The popular New York blog site Gawker is reporting that “in an act of publishing cowardice, Condé Nast has gone to extraordinary lengths to prevent Russians from reading a “GQ” article criticizing Vladimir Putin.” Condé Nast publishes such widely read magazines as “Vanity Fair,” “The New Yorker,” and “Vogue.” In Russia, it publishes “GQ,” “Glamour,” “Tatler,” and “Vogue.” The Manhattan media news website is making the Russian translation of the article, which is being done by volunteers, available online. Gawker: “Hey, you can read the forbidden GQ article about Putin here” Вы можете прочитать запрещенную статью GQ про Путина здесь>>
“Vladimir Putin’s Dark Rise To Power” by veteran investigative reporter Scott Anderson appears in the current U.S. issue of “GQ.” U.S. public broadcaster National Public Radio (NPR) reported that Condé Nast prohibited republishing of the article in any of its magazines in Russia and in other countries. According to NPR, Condé Nast also prevented the article from being posted on the “GQ” website in the U.S. The article deals with a series of bombings at apartment buildings that killed hundreds of people in Russia in 1999.
Scott Anderson relied on information from Mikhail Trepashkin, a former Russian intelligence officer who investigated the bombings. Trepashkin suggests a possible link between the bombings and Russian officials who were interested in increasing Mr. Putin’s powers as president and later as prime minister. Russian officials have always denied these charges as a complete fabrication.
According to media freedom advocates, Condé Nast executives may have been afraid what would hapen to their business interests and their employees in Russia if they had allowed the article to be published in Russian.
Ted Lipien, president of FreeMediaOnline.org, a San Francisco-based media freedom nonprofit, said that unsolved killings of many Russian journalists and a climate of fear among media professionals have resulted in self-censorship in Russia on a mass scale. “It is unfortunate but not surprising,” Lipien said, “that faced with intimidation by the secret police and killings of journalists by unknown assailants, even Western-owned and funded publications and institutions are practicing self-censorship in Mr. Putin’s Russia.” Ted Lipien was formerly acting associate director at the Voice of America (VOA). FreeMediaOnline.org publishes Russian-language news analysis website, ГоворитАмерика.us GovoritAmerika.us.
In past years, U.S.-government-funded radio stations Voice of America (VOA) and Radio Free Europe/Radio Liberty (RFE/RL) would have provided quick translations of newsworthy articles which were censored in Russia. Their funding, however, has been greatly reduced in recent years by the Broadcasting Board of Governors (BBG), a Federal agency managed by a group of bipartisan political appointees, who used the savings to pay for controversial radio and television projects in the Middle East ordered by the Bush Administration.
Independent studies and surveys found these projects, such as Alhurra Television, to be both ineffective in attracting a wider audience and journalistically substandard. One such study conducted by The University of Southern California’s Center on Public Diplomacy at the Annenberg School determined that Alhurra TV has been a failure. The BBG tried to keep the Center on Public Diplomacy report secret but was eventually forced by Congressional and media criticism to make it available on its website.(http://www.bbg.gov/reports/others/uscreport.pdf)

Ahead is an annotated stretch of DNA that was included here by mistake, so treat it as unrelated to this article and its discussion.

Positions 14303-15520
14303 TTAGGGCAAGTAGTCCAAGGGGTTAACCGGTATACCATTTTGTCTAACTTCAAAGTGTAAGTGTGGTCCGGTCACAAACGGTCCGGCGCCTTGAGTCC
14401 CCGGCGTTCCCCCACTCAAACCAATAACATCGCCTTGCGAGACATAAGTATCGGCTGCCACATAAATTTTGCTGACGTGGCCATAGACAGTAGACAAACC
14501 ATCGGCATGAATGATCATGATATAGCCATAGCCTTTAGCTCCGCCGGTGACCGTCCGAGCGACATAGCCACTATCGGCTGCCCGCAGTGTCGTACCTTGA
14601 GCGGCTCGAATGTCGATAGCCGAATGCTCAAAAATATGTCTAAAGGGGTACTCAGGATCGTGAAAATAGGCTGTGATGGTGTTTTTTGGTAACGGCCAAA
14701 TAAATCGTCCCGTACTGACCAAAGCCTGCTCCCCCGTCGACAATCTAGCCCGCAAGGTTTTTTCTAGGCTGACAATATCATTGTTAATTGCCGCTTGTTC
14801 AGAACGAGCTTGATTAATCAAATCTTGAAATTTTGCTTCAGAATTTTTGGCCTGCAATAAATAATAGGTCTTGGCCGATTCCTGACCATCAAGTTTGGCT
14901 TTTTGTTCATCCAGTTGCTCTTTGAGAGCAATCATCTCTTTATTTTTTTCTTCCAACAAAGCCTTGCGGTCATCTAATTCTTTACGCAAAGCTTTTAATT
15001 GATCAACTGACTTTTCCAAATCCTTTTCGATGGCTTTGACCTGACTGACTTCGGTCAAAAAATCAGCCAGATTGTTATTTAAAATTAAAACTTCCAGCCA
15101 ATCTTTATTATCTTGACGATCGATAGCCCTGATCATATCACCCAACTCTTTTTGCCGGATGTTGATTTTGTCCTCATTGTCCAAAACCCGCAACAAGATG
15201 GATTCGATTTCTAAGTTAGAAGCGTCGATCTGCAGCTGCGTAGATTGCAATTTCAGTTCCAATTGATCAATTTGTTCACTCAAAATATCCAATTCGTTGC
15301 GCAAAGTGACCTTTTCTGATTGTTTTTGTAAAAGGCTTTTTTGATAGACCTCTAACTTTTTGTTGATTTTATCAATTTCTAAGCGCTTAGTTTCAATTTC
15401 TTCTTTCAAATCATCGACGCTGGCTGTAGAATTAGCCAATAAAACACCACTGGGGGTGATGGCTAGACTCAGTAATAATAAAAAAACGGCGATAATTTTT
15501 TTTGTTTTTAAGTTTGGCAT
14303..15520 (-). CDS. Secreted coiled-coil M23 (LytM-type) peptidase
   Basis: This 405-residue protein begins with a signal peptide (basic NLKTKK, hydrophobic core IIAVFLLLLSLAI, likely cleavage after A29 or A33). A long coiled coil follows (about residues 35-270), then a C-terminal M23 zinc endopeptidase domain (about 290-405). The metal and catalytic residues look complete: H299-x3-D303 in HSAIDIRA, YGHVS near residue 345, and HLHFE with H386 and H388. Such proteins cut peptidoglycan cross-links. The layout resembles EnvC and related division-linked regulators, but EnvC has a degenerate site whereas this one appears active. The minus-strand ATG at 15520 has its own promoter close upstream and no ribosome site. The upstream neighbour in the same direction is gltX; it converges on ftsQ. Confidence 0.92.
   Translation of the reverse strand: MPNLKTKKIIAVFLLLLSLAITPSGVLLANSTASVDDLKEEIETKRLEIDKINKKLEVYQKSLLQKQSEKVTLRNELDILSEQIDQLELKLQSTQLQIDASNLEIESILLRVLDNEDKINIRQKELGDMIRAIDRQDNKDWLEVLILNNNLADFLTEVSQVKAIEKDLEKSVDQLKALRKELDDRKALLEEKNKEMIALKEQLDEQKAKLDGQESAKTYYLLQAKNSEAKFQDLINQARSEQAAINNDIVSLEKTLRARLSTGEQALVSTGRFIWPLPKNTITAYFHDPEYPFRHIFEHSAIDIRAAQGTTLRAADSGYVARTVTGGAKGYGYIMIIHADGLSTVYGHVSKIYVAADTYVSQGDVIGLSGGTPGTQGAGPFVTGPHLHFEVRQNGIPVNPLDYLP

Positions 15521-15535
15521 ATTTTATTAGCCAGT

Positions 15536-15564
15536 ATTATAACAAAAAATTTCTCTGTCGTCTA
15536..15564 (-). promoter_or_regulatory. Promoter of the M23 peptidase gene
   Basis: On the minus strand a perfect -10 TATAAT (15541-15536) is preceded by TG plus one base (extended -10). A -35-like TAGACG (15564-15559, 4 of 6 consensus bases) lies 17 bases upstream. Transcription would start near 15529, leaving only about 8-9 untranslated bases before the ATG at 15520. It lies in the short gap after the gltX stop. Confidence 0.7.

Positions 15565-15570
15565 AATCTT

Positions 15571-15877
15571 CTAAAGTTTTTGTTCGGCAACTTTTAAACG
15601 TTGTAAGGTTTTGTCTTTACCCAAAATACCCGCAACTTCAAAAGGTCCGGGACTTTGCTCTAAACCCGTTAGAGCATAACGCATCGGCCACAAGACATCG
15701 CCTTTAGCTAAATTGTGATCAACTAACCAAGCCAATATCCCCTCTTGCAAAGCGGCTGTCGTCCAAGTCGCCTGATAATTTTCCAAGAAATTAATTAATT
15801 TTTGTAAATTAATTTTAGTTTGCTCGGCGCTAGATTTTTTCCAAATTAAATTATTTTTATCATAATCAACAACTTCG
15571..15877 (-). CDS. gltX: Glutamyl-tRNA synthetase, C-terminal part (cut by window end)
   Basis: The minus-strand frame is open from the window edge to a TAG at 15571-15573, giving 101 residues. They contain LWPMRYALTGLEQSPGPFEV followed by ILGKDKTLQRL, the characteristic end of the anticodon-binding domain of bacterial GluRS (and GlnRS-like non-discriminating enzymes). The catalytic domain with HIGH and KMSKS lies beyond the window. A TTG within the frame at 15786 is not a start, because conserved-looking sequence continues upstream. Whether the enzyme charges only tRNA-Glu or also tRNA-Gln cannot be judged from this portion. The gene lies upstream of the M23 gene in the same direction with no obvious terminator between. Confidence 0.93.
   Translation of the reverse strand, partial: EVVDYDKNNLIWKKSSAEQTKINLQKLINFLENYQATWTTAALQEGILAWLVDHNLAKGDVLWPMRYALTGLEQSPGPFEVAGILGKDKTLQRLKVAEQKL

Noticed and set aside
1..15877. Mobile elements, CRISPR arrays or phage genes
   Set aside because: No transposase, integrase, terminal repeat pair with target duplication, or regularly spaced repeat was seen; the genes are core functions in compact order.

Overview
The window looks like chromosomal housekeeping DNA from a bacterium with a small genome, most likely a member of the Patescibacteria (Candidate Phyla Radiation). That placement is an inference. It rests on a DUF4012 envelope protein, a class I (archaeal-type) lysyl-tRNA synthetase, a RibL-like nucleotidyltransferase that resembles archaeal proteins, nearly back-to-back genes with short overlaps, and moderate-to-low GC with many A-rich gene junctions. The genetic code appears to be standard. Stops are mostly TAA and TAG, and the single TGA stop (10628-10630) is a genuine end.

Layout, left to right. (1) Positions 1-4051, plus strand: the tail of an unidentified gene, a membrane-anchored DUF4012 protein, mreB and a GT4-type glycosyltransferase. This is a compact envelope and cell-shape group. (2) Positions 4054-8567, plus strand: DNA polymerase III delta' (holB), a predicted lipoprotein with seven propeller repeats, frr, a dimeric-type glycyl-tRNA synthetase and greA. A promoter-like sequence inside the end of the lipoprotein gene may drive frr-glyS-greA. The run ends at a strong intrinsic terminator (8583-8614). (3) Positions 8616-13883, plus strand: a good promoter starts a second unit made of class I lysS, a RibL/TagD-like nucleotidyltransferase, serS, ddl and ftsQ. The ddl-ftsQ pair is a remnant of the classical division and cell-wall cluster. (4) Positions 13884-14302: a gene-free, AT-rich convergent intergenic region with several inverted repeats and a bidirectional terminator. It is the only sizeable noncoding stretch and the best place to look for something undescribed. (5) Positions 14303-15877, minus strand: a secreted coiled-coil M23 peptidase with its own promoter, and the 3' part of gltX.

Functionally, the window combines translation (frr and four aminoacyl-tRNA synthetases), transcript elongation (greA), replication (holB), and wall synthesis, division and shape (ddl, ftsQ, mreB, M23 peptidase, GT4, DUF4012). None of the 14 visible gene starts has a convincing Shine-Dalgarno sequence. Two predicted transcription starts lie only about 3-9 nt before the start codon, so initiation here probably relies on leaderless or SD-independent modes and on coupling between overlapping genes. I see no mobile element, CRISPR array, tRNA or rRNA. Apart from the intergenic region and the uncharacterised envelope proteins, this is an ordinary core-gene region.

In one of its most controversial moves, the BBG had terminated VOA radio programs to Russia in July 2008, just 12 days before the Russian military attack on Georgia over a territorial dispute. Some of the BBG members and their consultants have been involved in private business deals in Russia.
The Voice of America Russian and VOA English websites did not report on the “GQ” censorship story as of Saturday evening, Sept. 05, Washington D.C. time. After a series of BBG-ordered budget and personnel cuts, the VOA Russian Service operates with only a skeleton staff, especially on weekends.
Another U.S. taxpayer-funded and BBG-managed international broadcasting station, Radio Free Europe/Radio Liberty (RFE/RL), had a comprehensive homepage article on this story on its English-language website, Controversial Decision By U.S. Publisher Sparks Debate On Free Speech, Censorship. But RFE/RL’s Радио Свобода (Radio Liberty) Russian-language website – svobodanews.ru – which attracts most of the Internet traffic for RFE/RL in Russia, did not report on the “GQ” controversy as of Saturday. Radio Liberty receives more funding from the BBG than the VOA Russian Service and keeps news bureaus in Russia with a large staff of local reporters. A search of the RFE/RL Russian-language website produced a number of past reports with references to the Russian edition of “GQ,” but all of them dealt with fashion or other topics of popular culture. FreeMediaOnline.org reported that BBG-hired private consultants were putting pressure on Radio Liberty editors to make their radio and web content less politically controversial and more appealing to pro-Putin and anti-Western Russians. VOA website had stories on the 2009 US Open tennis matches and Labor Day celebrations but nothing on censorship at the Russian edition of “GQ.”
According to FreeMediaOnline.org media analysts, the BBG’s concern for the safety of their employees in Russia may have also contributed to self-censorship at Radio Liberty. Ted Lipien of FreeMediaOnline.org said that he’s encouraged by private Internet journalists trying to publicize this story but sees limited coverage by U.S.-taxpayer funded international broadcasters, managed by the Broadcasting Board of Governors, as an inadequate response to the serious threats to media freedom in Russia.